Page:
Release 2/2/2021

Eighty-three Percent of Health Insurance Brokers Report Employers Rely on Them to Contain Health Care Costs Amid COVID-19 Pandemic

DirectPath, the company that guides employees to make better health care decisions, today unveiled new research, The 2021 Benefits Broker: Year-round Strategies to Keep Employer Costs Down During a Pandemic. The report, which includes results from an annual survey of more than 100 health insurance brokers, highlights the important role price transparency services have played in helping employers contain benefit costs throughout the COVID-19 pandemic. More specifically, the survey shows that 83 percent of brokers currently provide some sort of health care transparency and clinical advocacy services to help employers contain costs and 23percent of respondents report they will be adding new advocacy and transparency-focused product and service offerings to meet this growing demand.

How Brokers Are Helping Navigate COVID-19
As the COVID-19 pandemic shut down much of daily life across the globe, more than 4 in 10 Americans reported delaying or avoiding medical care because of concerns related to the coronavirus. Now, as the world begins to reopen, it is more important than ever that employees are shopping for care to ensure they are receiving the best possible price for the necessary services – especially given the savings can be in the thousands. In a review of 2020, DirectPath saw average savings of $19,498 for an arthroplasty, while employees that compared costs for an MRI saved an average of $2,447 and $2,732 for a colonoscopy. By delivering access to knowledgeable and experienced advocates, brokers provide employees with a single source to help them make informed decisions about their health care, get answers to COVID-19-related questions, compare costs, locate in-network providers and resolve claims issues.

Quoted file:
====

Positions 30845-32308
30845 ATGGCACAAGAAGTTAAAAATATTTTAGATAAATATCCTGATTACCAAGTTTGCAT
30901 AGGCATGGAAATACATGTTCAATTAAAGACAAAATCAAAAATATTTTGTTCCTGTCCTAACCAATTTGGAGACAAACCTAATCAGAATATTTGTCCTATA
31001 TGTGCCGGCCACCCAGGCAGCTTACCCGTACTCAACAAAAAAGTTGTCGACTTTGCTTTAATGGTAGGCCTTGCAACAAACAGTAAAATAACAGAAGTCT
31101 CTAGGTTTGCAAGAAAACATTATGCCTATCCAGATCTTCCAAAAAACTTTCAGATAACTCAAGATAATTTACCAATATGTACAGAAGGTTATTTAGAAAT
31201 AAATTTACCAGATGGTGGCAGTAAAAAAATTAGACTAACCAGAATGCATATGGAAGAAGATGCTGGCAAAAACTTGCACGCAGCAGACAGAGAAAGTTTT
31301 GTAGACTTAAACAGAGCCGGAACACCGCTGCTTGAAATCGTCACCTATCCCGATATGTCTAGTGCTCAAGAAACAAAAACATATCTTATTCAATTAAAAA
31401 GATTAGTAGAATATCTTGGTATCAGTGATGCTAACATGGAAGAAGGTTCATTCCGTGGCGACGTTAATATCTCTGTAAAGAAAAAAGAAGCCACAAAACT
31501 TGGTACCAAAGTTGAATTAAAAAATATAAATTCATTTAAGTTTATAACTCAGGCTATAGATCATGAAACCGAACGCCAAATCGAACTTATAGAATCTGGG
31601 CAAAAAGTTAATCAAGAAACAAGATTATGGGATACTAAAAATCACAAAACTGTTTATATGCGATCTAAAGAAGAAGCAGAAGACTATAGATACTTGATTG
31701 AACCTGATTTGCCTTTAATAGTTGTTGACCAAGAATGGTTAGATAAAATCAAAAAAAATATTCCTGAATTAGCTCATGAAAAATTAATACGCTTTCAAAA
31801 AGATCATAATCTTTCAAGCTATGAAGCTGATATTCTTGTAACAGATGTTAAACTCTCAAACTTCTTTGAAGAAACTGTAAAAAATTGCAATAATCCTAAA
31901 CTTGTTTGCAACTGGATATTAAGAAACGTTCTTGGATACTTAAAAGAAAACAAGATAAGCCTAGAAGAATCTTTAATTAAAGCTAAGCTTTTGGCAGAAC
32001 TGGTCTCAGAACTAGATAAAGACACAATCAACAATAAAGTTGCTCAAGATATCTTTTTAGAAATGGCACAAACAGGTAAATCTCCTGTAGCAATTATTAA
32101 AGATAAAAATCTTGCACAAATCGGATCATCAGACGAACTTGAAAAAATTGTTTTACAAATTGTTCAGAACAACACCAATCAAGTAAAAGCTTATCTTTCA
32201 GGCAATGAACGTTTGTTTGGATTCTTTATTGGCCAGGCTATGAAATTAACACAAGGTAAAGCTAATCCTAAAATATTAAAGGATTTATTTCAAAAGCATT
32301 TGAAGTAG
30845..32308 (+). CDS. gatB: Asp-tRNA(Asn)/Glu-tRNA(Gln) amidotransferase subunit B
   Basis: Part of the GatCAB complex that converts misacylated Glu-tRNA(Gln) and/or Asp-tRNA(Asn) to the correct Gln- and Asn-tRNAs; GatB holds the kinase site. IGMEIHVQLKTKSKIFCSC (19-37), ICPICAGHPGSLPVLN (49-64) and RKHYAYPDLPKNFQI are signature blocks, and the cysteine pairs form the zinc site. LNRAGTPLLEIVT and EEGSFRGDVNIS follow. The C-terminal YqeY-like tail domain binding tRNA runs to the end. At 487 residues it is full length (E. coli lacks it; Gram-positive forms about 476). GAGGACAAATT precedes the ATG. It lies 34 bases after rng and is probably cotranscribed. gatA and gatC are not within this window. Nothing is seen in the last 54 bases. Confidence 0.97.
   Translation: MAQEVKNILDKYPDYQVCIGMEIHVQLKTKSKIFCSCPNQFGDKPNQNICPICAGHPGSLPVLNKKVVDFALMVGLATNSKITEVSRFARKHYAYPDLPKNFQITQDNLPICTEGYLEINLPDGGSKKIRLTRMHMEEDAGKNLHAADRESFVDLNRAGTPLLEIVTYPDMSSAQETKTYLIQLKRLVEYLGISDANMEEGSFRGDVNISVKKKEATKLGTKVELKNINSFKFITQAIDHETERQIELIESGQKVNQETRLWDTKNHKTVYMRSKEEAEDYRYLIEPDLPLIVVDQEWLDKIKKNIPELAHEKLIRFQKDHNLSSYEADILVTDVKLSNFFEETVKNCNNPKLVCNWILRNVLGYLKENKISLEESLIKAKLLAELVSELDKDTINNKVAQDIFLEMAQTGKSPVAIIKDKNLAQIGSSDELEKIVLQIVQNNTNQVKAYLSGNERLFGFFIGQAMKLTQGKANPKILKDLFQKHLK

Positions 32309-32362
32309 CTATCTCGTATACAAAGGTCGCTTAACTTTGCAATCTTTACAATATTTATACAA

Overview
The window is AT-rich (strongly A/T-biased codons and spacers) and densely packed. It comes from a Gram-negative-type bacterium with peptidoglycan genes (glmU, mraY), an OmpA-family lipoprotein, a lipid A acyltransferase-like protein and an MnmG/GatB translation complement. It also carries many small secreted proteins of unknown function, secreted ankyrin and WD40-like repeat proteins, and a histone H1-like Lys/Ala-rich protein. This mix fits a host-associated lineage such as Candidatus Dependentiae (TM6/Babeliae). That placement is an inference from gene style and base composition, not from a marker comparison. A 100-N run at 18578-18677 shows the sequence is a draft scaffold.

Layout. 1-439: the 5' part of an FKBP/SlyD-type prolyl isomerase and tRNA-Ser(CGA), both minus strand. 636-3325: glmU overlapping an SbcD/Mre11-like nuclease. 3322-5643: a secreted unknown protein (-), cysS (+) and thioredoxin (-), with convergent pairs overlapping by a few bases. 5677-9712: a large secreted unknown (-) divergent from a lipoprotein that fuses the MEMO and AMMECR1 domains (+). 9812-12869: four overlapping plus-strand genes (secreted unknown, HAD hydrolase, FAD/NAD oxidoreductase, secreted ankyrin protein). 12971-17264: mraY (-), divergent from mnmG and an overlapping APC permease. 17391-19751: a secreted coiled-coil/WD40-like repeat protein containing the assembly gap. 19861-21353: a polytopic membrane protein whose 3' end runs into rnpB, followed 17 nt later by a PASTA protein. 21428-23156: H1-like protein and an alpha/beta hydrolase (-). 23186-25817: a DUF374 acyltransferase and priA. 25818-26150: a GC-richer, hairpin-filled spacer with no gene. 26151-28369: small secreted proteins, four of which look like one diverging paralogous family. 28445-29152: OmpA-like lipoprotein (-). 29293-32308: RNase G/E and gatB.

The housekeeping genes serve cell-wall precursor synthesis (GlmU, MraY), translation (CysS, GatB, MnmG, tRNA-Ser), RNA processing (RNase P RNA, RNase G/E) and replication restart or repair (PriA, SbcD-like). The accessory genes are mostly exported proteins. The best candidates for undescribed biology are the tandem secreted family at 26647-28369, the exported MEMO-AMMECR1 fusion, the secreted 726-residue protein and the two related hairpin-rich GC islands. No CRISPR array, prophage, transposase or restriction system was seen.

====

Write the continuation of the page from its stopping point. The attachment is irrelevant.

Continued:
But with 67 percent of respondents to a recent survey on health care literacy reporting that they did not realize they could compare treatment or service costs before receiving care, it is critical that brokers are bolstering these advocacy and transparency services by providing holistic benefits communications services. According to the 2021 DirectPath broker report, 95 percent of brokers are experiencing demand for benefits communications services, with 70 percent of brokers reporting that their clients are relying on them more than usual for benefits communications materials. Key to this trend has been increased demand in communications that get employees to take action—whether that means actively enrolling in their benefits or reading about a new regulation that will impact their coverage—versus simply providing educational content.

How Brokers Are Responding to Shifting Employer Needs
In addition to containing health care costs, brokers also reported that they are focused on providing superior customer service and relationships (79 percent), recruiting and retaining the best employees (55 percent) and adding new, innovative services to help meet market demand (44 percent). With 71 percent of brokers reporting that they have clients struggling with employee satisfaction and their benefits plans’ perceived value, these services are critical to ensuring brokers are continually providing employers with services and products that adequately meet their employees’ shifting needs and expectations. Brokers should focus on delivering strategies that help employers enhance the year-round employee benefits experience and help to create more informed health care consumers.

For more information on which broker services are most impactful to employees, download The 2021 Benefits Broker: Year-round Strategies to Keep Employer Costs Down During a Pandemic.

DirectPath surveyed more than 100 health insurance brokers on what services they are currently offering, which services deliver the most business value and how their models are likely to evolve to help them compete in the coming year. These brokers work for a mix of small and large clients—55 percent said they have around 25 clients with more than 500 employees, while 31 percent said they have one hundred or more clients with more than 500 employees.